To the surprise of many, Google confirmed that since 2006 its Street View Cars captured WiFi network information in addition to Street View Photos. Google uses this WiFi network information to improve location-based services like search and maps. Specifically Google confessed that the WiFi information collected was:
WiFi networks broadcast information that identifies the network and how that network operates. That includes SSID data (i.e. the network name) and MAC address (a unique number given to a device like a WiFi router). Networks also send information to other computers that are using the network, called payload data, but Google does not collect or store payload data.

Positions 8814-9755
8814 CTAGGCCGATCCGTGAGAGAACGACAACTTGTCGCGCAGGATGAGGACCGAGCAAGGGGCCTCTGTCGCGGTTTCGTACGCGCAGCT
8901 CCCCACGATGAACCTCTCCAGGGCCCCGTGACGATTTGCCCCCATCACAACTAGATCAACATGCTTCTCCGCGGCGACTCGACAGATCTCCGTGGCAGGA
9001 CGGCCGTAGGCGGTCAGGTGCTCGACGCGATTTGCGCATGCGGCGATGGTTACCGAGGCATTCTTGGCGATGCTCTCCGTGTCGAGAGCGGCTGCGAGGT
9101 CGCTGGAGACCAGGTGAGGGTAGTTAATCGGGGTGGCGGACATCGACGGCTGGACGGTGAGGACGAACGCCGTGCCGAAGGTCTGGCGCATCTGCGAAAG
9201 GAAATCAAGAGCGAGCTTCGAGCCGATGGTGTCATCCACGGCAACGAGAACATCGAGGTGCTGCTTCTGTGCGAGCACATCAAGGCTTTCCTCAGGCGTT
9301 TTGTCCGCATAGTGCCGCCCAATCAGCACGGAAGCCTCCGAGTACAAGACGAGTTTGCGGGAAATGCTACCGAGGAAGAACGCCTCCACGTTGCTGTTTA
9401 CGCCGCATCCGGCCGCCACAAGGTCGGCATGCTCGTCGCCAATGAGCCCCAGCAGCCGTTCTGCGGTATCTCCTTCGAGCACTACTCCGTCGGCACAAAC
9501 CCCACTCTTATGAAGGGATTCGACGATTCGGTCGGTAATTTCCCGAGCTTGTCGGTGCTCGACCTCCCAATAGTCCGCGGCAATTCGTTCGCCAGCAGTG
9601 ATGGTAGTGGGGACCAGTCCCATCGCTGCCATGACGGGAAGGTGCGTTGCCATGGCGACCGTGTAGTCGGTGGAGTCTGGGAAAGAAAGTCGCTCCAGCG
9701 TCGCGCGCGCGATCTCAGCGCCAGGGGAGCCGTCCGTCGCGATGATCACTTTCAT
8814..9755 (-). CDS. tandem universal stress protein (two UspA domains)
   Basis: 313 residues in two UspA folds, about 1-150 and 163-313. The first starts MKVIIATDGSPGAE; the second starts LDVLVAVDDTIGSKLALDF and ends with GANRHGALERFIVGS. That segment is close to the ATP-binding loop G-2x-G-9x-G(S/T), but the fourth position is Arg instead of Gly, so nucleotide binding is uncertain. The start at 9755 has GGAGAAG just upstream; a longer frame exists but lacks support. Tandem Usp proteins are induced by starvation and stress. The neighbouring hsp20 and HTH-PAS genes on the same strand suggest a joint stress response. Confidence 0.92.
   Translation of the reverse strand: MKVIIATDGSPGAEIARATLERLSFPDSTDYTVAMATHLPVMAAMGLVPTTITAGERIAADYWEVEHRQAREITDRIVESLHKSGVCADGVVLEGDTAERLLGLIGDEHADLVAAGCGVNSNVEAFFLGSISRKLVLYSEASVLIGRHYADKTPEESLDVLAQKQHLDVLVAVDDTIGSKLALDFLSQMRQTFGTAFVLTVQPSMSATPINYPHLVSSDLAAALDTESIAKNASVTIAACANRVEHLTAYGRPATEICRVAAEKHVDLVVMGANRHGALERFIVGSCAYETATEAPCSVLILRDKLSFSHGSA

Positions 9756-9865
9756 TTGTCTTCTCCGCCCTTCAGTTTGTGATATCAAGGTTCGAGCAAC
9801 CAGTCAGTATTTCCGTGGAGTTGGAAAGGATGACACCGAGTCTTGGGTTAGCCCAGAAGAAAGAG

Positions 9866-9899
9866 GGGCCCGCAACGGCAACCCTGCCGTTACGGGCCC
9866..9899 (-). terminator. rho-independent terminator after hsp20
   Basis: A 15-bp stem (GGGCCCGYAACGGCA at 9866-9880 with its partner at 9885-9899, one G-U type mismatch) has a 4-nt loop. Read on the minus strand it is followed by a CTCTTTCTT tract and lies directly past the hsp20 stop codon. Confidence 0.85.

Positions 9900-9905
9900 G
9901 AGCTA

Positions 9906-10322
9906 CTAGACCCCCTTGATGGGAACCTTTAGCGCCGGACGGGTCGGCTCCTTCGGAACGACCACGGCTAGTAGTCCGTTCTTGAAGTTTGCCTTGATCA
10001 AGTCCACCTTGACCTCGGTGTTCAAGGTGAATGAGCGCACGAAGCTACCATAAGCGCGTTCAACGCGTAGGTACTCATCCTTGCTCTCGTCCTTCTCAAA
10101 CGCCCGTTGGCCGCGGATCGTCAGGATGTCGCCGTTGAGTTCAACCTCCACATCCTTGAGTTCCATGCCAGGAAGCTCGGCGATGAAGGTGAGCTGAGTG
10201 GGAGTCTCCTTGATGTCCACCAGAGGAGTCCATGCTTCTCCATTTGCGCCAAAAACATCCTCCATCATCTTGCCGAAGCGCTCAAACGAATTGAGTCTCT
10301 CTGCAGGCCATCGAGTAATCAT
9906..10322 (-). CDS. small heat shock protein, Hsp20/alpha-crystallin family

Not surprising that Google claims that its collection and use of the WiFi data was legal, done by other companies including Skyhook and organizations like the German Fraunhofer Institute. Around the world a number of privacy groups have been unhappy about Google Street View Photos and now new privacy concerns issues abound regarding Google's collection of WiFi network data.
Some governments have even asked Google to eliminate this data. More details in the full article on the LexisNexis Legal Technology Blog.